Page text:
Seventh-grader Ilah Hickman made one thing perfectly clear Wednesday – she isn’t giving up on her four-year quest to designate a state amphibian.
For two hours, the Les Bois Junior High School student staked out the Capitol in search of Rep. Tom Loertscher, the Iona Republican who chairs the House State Affairs Committee.
Earlier this year, Ilah persuaded the Senate State Affairs Committee to print her bill designating the Idaho Giant Salamander as the official state amphibian. With the help of Sen. Janie Ward-Engelking, D-Boise, Ilah’s Senate Bill 1271 overwhelmingly cleared the Senate 33-2.
That’s where her bill hit a snag. The bill was referred to Loertscher’s committee, but he had not acted on it since Feb. 27.
With adjournment tentatively set for March 21, Ilah decided to track Loertscher down and make a personal plea. On Wednesday, she visited his office and waited outside House chambers while he sat inside working on emails to his constituents.
The House went into session with no indication that he would emerge.
“I was going to ask him if he was … planning on hearing it and, if he wasn’t, I was going to ask him why,” Ilah said while waiting. “Whatever he says to that, I had a couple ideas of what to say that we had practiced on the car ride over here.”
While waiting, she even met briefly with House Speaker Scott Bedke, who told her that being “cute” and “tenacious” got her this far but that she needs to work the committee to fight for approval.
Bedke, R-Oakley, said he would not push Loertscher for a hearing.
Rather than give up, Ilah waited another hour for the House to finish its business.
Her persistence got her a 25-minute meeting with Loertscher.
He asked her why she was pushing for the amphibian.
She responded by saying it wasn’t just her – hundreds of students and citizens back the bill.
She’s just the voice of the movement, she told him.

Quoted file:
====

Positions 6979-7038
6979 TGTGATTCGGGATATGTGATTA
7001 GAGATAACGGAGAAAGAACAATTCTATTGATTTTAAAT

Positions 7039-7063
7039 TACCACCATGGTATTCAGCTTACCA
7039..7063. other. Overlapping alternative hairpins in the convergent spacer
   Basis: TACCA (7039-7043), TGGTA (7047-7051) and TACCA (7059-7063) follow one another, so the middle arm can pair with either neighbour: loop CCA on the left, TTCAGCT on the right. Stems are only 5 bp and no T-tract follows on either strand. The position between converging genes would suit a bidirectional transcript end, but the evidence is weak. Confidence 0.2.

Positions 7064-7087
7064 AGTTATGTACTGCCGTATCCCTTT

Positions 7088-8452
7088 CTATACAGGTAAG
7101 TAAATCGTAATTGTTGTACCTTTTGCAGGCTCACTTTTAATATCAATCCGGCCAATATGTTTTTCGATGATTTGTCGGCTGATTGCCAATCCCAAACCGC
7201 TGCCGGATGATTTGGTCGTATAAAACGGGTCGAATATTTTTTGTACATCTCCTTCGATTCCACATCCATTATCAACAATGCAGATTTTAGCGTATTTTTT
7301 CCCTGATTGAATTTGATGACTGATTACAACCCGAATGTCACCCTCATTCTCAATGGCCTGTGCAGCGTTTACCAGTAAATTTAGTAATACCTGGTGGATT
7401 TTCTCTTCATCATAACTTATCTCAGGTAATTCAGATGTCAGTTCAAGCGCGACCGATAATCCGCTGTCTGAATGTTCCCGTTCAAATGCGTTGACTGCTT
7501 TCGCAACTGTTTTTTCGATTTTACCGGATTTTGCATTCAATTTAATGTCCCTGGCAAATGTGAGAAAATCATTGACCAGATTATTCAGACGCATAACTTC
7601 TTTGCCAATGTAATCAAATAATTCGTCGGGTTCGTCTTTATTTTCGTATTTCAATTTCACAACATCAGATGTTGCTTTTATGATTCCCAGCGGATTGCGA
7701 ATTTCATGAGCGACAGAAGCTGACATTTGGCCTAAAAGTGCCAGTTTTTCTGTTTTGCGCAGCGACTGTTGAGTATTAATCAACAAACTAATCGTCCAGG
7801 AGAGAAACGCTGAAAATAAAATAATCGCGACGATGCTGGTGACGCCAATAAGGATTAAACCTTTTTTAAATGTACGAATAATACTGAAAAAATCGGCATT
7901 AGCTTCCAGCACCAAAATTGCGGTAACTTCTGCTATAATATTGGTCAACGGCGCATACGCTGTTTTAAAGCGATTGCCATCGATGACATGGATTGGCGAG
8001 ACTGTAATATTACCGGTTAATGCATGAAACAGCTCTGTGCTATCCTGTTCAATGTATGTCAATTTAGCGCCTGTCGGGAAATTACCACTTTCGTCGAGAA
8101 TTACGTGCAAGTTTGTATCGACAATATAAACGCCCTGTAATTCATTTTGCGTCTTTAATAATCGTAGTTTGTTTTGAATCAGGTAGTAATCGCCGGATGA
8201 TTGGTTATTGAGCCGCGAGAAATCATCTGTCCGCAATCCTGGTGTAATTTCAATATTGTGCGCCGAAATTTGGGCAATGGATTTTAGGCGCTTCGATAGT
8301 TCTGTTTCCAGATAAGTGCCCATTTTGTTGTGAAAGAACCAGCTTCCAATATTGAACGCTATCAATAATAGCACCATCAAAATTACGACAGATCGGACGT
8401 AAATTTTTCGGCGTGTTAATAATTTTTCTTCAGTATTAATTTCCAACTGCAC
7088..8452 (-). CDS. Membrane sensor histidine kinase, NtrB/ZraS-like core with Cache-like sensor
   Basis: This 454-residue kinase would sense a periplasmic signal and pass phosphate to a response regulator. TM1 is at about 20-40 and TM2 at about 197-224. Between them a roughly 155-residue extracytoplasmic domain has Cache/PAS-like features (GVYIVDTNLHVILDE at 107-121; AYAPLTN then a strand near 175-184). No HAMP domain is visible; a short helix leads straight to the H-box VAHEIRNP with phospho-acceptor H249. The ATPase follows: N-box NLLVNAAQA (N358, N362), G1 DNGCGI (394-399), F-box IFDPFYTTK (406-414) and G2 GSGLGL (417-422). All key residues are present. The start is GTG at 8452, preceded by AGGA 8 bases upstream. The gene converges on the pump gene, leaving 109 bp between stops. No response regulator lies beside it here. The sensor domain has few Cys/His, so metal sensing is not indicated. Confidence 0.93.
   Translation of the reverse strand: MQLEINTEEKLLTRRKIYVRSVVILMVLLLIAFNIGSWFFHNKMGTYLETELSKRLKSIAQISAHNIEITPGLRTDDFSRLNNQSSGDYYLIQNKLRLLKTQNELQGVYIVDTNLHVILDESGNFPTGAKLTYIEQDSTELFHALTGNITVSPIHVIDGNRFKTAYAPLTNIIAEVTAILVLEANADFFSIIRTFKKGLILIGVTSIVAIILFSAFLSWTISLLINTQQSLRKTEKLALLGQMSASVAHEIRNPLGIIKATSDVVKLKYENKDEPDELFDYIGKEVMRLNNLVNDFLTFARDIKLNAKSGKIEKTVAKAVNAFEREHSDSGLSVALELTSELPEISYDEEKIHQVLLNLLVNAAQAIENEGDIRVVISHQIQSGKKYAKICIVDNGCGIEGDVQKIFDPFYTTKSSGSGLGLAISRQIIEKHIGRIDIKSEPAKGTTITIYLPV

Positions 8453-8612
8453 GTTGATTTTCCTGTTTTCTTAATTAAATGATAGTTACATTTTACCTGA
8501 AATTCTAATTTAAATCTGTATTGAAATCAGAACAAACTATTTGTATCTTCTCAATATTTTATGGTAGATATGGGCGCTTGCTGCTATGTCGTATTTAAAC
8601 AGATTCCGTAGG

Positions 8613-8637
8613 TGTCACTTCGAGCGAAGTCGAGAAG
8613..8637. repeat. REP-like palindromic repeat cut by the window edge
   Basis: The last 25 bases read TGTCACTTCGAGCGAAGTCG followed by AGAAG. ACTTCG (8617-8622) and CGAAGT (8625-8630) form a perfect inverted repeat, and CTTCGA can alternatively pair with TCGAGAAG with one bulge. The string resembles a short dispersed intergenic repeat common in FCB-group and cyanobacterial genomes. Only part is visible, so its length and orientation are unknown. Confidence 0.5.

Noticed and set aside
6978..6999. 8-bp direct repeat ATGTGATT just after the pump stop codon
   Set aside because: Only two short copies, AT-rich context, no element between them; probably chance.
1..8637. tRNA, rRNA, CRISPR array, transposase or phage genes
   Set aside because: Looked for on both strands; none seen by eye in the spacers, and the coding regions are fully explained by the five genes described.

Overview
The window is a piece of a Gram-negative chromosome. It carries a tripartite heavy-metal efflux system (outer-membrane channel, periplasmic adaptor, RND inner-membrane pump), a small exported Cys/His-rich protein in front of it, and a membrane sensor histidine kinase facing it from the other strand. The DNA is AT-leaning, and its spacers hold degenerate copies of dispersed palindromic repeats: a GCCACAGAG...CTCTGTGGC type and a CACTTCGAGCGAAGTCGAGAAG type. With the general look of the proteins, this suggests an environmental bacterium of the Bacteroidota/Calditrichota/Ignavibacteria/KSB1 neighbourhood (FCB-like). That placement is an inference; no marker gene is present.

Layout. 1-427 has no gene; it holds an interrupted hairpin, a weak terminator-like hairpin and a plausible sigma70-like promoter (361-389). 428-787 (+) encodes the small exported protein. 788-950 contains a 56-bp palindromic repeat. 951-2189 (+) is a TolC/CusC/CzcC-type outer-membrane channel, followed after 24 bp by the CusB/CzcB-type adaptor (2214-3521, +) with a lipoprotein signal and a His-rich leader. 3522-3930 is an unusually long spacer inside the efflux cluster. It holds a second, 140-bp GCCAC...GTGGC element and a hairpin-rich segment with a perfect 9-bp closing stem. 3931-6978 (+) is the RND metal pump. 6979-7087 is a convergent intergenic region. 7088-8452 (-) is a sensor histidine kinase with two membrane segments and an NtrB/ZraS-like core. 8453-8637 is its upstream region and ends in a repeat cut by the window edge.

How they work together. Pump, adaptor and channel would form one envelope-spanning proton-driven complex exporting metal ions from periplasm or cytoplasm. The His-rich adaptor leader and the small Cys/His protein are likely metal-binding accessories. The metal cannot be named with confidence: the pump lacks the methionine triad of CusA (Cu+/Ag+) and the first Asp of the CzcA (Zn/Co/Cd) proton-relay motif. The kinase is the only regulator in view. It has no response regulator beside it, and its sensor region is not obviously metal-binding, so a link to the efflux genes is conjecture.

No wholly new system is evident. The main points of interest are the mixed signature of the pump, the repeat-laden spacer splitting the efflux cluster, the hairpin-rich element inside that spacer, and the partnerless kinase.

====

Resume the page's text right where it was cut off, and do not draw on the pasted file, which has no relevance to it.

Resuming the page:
Then he quizzed her on state symbols, which she mastered in fourth grade.
State flower, state bird, state raptor. She rattled them all off.
“She’s good, she knows them probably better than I do,” Loertscher said.
But Loertscher said it’s too late in the session, that his committee already has three bills on its agenda Thursday and needs to help wind down the session.
“(Designating state symbols is) a strange concept to me,” Loertscher said during his meeting with Ilah. “I don’t know why we do this.”
Ilah has said the bill is an important way to recognize a unique amphibian almost exclusively native to Idaho. There is an educational component, she said, because fourth-grade students learn about symbols. Designating the salamander could even teach others about the species or encourage an interest in Idaho.
Ilah’s mother, Lori, pleaded the case. Even though Loertscher is busy, Ilah would only need five minutes in front of the committee, she said.
Just enough time to introduce the idea and call a quick vote.
Loertscher didn’t budge.
“Are you willing to bring it back next year?” he asked her.
Ilah walked away disappointed, but she isn’t giving up.
She took her bill one step farther than it made it last year, and she won over Senate Majority Leader Bart Davis, R-Idaho Falls, who initially appeared skeptical.
“If he doesn’t pass it, I will come back next year until they pass it,” Ilah said.